Many of us try to deal with life’s choices in a binary fashion. It is either this, or it is that.
Do we order the steak, or the seafood?
Do we rent, or do we purchase?
Buy on credit, or pay as we go?
This either/or mindset makes a lot of sense in a variety of contexts, especially where money is concerned. I simply can’t afford to buy the efficient compact and the rugged SUV. I must choose between an apartment in this complex, or one in that complex; I can’t afford two apartments.
The same thinking seems to apply to many areas of learning. Either the answer to the math problem is right, or it is wrong.
Even more generally, we tend to dichotomize the claims people make. Either it is true, or it is false.
We’ve seen this, of course, in this and in every election season. For that matter, we see this in every competitive setting in which individuals form attachments to a side. Think of the polarized attitudes of football fans toward, say, the New England Patriots, as evidence for the case.
It’s just easier to pick a side and stick with it. In some contexts, it’s a lot more fun. In others, it feels necessary to our psychological survival.
When a leader or an organization steps out before the public, we expect a one-sided declaration. It follows from the combative nature of so much of public life today, and from our own internal processes that prompt us to adopt an “either/or” perspective. We are more comfortable when we are right . . . so, we are right. Any evidence (even solid evidence) that we are wrong is . . . wrong.
Which is what makes the declaration on Monday by the International Association of Chiefs of Police so inspiring.
Speaking officially on behalf of the IACP, Terrence Cunningham, chief of police in Wellesley, Mass., and president of the association, said this:
“The history of the law enforcement profession is replete with examples of bravery, self-sacrifice, and service to the community. At its core, policing is a noble profession.”
And he also said this:
“[I]t is also clear that the history of policing has also had darker periods. . . . For our part, the first step is for law enforcement and the IACP to acknowledge and apologize for the actions of the past and the role that our profession has played in society’s historical mistreatment of communities of color.”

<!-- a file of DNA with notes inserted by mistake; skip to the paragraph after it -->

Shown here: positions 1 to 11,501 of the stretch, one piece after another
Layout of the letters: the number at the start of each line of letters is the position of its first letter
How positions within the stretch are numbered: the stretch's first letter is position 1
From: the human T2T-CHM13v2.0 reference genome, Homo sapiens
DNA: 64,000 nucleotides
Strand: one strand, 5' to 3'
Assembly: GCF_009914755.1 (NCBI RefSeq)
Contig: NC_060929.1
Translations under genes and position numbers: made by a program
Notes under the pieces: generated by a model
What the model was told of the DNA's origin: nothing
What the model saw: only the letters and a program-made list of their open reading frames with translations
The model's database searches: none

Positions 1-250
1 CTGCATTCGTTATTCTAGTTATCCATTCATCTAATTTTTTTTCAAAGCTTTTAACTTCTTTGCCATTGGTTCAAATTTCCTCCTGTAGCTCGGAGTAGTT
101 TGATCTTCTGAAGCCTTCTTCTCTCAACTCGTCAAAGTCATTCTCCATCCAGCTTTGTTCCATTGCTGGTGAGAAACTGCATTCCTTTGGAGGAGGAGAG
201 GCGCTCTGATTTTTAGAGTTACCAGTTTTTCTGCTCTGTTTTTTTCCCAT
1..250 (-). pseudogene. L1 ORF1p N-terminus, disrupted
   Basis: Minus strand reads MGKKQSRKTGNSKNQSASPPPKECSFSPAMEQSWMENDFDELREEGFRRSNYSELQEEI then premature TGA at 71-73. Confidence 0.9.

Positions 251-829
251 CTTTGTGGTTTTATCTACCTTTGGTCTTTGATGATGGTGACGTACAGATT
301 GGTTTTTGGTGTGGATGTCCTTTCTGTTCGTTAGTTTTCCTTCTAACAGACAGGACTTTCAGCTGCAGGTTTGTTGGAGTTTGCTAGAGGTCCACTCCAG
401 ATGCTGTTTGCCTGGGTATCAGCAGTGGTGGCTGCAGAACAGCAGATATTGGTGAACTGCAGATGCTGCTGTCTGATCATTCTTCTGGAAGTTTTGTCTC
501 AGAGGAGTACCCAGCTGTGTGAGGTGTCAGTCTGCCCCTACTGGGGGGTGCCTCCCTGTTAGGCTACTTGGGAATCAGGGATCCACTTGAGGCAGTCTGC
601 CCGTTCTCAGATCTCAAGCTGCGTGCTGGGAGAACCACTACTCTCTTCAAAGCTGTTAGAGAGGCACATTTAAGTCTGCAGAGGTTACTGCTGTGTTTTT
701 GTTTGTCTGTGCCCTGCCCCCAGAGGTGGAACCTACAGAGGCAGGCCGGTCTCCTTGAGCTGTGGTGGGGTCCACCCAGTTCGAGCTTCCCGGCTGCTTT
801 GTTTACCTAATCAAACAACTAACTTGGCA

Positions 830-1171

Then, affirming both realities and envisioning the future, Chief Cunningham concluded, “It is my hope that, by working together, we can break this historic cycle of mistrust and build a better and safer future for us all.”
I’ve known many police officers and a few police chiefs and county sheriffs. I know, from my time with them, how proud they are of their profession.
Pride can act as a blinder, one powerful way we learn to exclude the criticism and embrace the praise. We are great, and we know it, we can say to ourselves. Anyone who doesn’t see that doesn’t truly see.
But pride can coexist with humility, confidence with openness to criticism. We can be fully cognizant of our strengths and virtues and, at the same time, be sadly aware of our weaknesses and failings.
I think many people have trouble with that particular “both/and.” Whether we believe what we say or not, we often take one-sided views of “our team” and “their team” . . . and of ourselves.
But we don’t have to.
Being able to accept the truth in criticisms leveled against us, even as we know the truth of the good we have done, is not a sign of weakness. It is a sign of strength. It allows what is good in us to be refined even further, and what is not good to be reduced. The friction of conflicting perspectives both illuminates the truth and provides the heat to melt and mold us more firmly in the image of the good.
Given all that has been unfolding in our nation over many, many months, I confess to being profoundly moved by the action of the IACP’s membership. Men and women who have risen to leadership positions in law enforcement, a profession deeply imbued with cultural associations of power, have found the wisdom and the courage to say the “both/and” of their profession. They have proclaimed the virtue of law enforcement officers, and justly so. And they have acknowledged and apologized for their failings . . . a necessary step toward healing.
In other words, these leaders have demonstrated the kind of leadership we need in our troubled land.
And that’s the truth.